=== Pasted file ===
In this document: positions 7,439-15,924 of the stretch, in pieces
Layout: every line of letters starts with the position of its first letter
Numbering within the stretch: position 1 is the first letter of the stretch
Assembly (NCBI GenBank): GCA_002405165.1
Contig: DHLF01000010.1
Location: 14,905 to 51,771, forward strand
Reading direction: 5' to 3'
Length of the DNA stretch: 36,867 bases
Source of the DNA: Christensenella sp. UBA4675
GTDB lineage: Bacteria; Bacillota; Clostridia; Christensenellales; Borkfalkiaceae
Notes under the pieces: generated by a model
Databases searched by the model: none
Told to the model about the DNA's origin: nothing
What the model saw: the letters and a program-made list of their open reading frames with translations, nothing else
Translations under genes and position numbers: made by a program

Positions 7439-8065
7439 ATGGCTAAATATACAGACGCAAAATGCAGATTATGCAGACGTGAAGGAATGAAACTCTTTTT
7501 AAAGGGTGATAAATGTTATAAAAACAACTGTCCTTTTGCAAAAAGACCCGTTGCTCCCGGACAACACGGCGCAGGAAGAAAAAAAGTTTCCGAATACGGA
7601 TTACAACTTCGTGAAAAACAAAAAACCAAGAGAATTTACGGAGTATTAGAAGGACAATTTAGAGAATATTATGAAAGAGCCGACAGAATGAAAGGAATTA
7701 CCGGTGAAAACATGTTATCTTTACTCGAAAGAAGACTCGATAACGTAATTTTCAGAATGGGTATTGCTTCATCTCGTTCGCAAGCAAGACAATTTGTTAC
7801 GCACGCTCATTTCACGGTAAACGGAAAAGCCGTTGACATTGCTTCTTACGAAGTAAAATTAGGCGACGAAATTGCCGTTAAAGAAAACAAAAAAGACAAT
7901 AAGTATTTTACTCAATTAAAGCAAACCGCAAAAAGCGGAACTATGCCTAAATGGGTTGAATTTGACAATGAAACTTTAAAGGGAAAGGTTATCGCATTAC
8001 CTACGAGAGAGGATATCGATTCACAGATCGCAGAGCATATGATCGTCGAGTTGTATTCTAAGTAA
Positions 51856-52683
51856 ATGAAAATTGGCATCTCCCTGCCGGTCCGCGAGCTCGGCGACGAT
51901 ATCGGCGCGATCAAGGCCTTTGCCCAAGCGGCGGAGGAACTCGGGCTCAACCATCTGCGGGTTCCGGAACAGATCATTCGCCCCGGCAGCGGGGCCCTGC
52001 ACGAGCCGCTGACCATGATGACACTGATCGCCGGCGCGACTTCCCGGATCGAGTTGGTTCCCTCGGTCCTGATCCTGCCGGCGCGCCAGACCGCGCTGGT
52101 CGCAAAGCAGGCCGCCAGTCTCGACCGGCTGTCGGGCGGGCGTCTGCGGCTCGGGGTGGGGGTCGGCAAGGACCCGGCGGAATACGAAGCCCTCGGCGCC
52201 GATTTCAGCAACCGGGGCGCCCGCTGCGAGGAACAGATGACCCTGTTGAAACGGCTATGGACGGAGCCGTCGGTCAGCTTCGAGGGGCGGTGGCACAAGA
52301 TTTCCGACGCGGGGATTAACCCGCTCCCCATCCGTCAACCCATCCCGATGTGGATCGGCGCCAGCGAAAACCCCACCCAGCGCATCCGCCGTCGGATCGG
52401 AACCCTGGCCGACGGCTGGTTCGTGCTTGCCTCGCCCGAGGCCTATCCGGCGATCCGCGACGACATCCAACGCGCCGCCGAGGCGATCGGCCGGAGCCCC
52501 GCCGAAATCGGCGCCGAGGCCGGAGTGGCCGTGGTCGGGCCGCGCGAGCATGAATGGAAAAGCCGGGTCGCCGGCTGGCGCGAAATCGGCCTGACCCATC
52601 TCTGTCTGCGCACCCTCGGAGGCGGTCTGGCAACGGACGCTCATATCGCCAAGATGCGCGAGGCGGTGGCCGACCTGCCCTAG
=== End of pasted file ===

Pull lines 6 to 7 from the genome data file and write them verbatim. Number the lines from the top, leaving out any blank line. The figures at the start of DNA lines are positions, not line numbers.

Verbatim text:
Location: 14,905 to 51,771, forward strand
Reading direction: 5' to 3'